Northern Colorado Llamas (NCL) strives to be self-sufficient and provide most llama care ourselves. We do spring vaccinations, spring and fall worming, and toe nail trimming. Cria's are vaccinated at 3 months of age. Someone is here almost all the time especially when we have expecting females close to their due dates. Most llamas deliver without complications or help but we are trained and experienced at helping with difficult births. Each baby (Cria) is weighed; checked for abnormalities or signs of being premature, naval treated with iodine solution and given a mild enema. If weather conditions are poor the female and Cria are put in a clean dry barn. Each Cria is dried and observed to make sure it nurses and gets sufficient colostrum and milk. We have a supply of llama and goat colostrum on hand if an emergency arises. Usually the Cria requires no special care and is left in the pasture with their mother until 6 months of age. Then we wean them with other crias for company and to ease the weaning stress. Training begins for llamas after they are weaned. See TRAINING.

NCL has treated many different types of injuries and illnesses including snakebite, mastitis, scrapes, cuts, tick paralysis, etc. A llama chute is used for restraint when necessary to provide safety for the llama and the handler. The chute is designed and built by NCL. Many medical supplies are on hand at all times including needles, syringes, bandages and wraps, slings, tubes, medication, ointments, etc.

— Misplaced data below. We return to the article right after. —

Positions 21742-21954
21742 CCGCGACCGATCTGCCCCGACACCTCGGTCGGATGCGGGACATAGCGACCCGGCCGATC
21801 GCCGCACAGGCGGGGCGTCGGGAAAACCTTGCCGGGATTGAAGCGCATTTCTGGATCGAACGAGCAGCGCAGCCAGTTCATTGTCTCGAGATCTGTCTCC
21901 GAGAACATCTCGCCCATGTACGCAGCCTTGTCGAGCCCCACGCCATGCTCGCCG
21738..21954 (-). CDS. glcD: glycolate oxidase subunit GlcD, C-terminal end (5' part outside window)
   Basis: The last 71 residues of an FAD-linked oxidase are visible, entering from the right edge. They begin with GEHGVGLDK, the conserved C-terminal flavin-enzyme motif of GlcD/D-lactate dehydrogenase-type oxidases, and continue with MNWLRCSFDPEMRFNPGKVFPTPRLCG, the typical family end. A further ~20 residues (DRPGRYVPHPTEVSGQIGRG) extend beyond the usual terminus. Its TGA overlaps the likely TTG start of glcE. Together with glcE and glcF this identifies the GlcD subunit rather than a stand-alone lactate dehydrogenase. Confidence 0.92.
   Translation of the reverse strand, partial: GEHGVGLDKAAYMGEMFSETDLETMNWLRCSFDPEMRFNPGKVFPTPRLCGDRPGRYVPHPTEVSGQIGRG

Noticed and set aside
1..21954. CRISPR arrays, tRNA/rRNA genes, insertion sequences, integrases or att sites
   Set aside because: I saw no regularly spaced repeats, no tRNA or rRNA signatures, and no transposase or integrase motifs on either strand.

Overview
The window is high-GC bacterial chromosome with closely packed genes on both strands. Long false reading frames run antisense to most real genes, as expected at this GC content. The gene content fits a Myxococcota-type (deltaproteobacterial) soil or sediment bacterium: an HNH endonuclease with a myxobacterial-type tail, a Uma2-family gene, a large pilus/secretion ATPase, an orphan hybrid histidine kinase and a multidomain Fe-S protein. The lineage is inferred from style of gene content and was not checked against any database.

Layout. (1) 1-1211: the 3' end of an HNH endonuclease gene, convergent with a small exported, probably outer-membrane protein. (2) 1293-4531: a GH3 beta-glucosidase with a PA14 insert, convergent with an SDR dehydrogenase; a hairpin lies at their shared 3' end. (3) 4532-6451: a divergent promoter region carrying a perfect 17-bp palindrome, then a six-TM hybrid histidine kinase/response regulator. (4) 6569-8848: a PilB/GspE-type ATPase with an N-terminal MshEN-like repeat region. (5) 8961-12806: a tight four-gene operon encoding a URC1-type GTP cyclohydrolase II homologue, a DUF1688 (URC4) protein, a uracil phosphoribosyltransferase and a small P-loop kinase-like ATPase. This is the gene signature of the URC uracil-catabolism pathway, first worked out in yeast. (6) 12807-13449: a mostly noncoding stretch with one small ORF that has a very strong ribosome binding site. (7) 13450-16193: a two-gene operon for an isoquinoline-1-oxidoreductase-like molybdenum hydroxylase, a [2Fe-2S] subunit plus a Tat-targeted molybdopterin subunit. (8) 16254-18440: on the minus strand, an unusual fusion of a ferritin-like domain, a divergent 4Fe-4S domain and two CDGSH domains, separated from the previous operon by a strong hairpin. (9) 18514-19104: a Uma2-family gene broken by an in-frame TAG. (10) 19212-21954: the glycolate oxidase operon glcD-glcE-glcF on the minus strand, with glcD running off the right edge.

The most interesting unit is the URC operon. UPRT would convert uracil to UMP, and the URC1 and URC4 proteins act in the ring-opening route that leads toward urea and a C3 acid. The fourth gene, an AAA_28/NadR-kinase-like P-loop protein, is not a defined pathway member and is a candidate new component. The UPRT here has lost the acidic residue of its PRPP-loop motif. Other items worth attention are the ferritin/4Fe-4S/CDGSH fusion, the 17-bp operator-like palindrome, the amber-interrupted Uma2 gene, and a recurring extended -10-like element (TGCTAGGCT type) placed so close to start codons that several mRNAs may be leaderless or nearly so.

Our barn has lights, electrical outlets, water hydrant, a scale for weighing llamas, and separate stalls. We draw blood ourselves for progesterone test, or if a veterinarian requires such for diagnosis. NCL uses high tensile fencing because of its durability and safety for the llamas. No barbed wire is used on our property. Cross fencing provides us with numerous pastures for ease with llama and pasture management.

When a veterinarian service is required our vet trained at Colorado State University (CSU), has a lot of experience with llamas, and is only 3 miles from our ranch. The CSU veterinary hospital is located in Ft. Collins and is a recognized leader in llama research, and medicine. We are lucky to have CSU close and available.

Accurate record keeping is important and NCL provides records on breeding dates, birthing dates, medical, training, and other important notes though out each llamas life.

Please call and come for a ranch tour to see our facilities. We will be glad to answer questions about any llama care issues.

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